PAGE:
5/30/2013 8:59 PM ET|
How much of our food will come from China?
If Smithfield's proposed sale goes through, the Chinese will control a hefty portion of the US supply. That's making some consumers here uncomfortable.
In short, yes.
Forget for a moment that, if it clears scrutiny by the U.S. Committee on Foreign Investment, the deal would become the largest Chinese acquisition of a U.S. company. As The New York Times points out, Americans are increasingly eating food imported from China. The Agriculture Department indicates that by the end of last year, the United States had imported 4.1 billion pounds of food products from China. That includes half of U.S. apple juice consumption, 80% of its tilapia and more than 10% of its frozen spinach.
Recently, China's been plagued with problems ranging from melamine deliberately put into pet foods and baby formula to unsafe levels of cadmium in rice. More recently, fox, rat and mink meat there was doctored with gelatin, pigment and nitrates and sold as mutton.
Though Smithfield says the deal was intended to deliver more pork to China, not the reverse, the fact that China is barred from exporting fresh pork or beef to the United States because it still has outbreaks of hoof and mouth disease is troubling for American consumers and lawmakers alike. A congressional hearing this month entitled "The Threat of China’s Unsafe Consumables" underscores just how nervous Chinese food products tend to make folks on this side of the Pacific.
The key problem is that, while imported foods sold here are supposed to be labeled with their country of origin, a whole lot of imports end up in restaurant and other ready-made meals where the sourcing is still in question. Once those imports are processed in any way -- whether by mixing vegetable or mashing fish into sticks and patties -- the government no longer requires labels of origin.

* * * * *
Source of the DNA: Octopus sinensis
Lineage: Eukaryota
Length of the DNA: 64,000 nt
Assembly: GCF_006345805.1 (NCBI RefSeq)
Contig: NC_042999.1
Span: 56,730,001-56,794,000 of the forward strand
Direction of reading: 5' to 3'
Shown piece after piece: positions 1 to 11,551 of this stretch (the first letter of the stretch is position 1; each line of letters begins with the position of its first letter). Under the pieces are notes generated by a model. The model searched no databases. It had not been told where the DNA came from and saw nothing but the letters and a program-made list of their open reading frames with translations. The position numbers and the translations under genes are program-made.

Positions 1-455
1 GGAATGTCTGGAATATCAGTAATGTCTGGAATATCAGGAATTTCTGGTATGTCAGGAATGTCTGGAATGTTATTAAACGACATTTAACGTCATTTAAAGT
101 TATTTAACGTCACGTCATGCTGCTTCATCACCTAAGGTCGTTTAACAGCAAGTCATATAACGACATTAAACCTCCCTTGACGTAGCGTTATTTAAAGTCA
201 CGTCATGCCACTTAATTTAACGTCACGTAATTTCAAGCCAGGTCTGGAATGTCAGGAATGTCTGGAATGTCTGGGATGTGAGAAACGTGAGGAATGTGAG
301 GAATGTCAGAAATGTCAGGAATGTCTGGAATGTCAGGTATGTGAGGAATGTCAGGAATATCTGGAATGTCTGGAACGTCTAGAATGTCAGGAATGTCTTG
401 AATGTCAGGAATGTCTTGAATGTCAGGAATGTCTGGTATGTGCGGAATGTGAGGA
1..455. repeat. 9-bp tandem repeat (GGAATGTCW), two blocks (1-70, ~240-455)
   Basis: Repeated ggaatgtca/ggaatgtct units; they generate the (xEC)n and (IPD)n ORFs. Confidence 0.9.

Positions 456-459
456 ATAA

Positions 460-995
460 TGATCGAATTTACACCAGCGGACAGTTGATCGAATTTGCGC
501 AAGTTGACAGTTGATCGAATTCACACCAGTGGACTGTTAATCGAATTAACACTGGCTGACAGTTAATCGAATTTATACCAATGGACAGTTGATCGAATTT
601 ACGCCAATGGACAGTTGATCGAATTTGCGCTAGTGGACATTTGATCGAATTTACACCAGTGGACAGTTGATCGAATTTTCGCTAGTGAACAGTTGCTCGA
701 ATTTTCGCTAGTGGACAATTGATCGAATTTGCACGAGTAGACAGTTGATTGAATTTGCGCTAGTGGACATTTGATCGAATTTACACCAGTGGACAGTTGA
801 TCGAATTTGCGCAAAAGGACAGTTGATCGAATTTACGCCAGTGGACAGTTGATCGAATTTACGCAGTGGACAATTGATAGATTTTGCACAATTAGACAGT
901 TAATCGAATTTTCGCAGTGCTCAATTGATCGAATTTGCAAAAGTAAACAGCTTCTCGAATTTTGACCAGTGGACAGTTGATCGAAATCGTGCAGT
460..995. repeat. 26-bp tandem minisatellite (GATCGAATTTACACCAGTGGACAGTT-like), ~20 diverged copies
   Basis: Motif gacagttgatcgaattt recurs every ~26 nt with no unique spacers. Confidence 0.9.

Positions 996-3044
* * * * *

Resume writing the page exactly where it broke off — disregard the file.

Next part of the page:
Also, while Americans may have a short memory when it comes to food scandals abroad, they tend to remember little memes like the videos of thousands of pig carcasses floating down a river that supplies drinking water to Shanghai. It also doesn't help that Shuanghui itself was caught selling pork laced with clenbuterol, a veterinary medicine banned for use in animals intended for human consumption, in 2011.
While food experts claim the Smithfield buy is part of a continued effort to clean the food supply in China, which already buys 12% of all U.S. pork, there are also concerns that new owners could cut into the U.S. share of Smithfield meat should supplies get tight.
Copyright © 2014 Microsoft. All rights reserved.
Fundamental company data and historical chart data provided by Morningstar Inc. Real-time index quotes and delayed quotes supplied by Morningstar Inc. Quotes delayed by up to 15 minutes, except where indicated otherwise. Fund summary, fund performance and dividend data provided by Morningstar Inc. Analyst recommendations provided by Zacks Investment Research. StockScouter data provided by Verus Analytics. IPO data provided by Hoover's Inc. Index membership data provided by Morningstar Inc.
More Market News
Like many companies this winter, the fast-food giant blamed a drop in same-store sales on the weather. But could its problems be bigger than a snowbank?
MUST-SEE ON MSN
- Video: Easy DIY smoked meats at home
A charcuterie master shares his process for cold-smoking meat at home.
- Jetpacks about to go mainstream
- Weird things covered by home insurance
- Bing: 70 percent of adults report 'digital eye strain'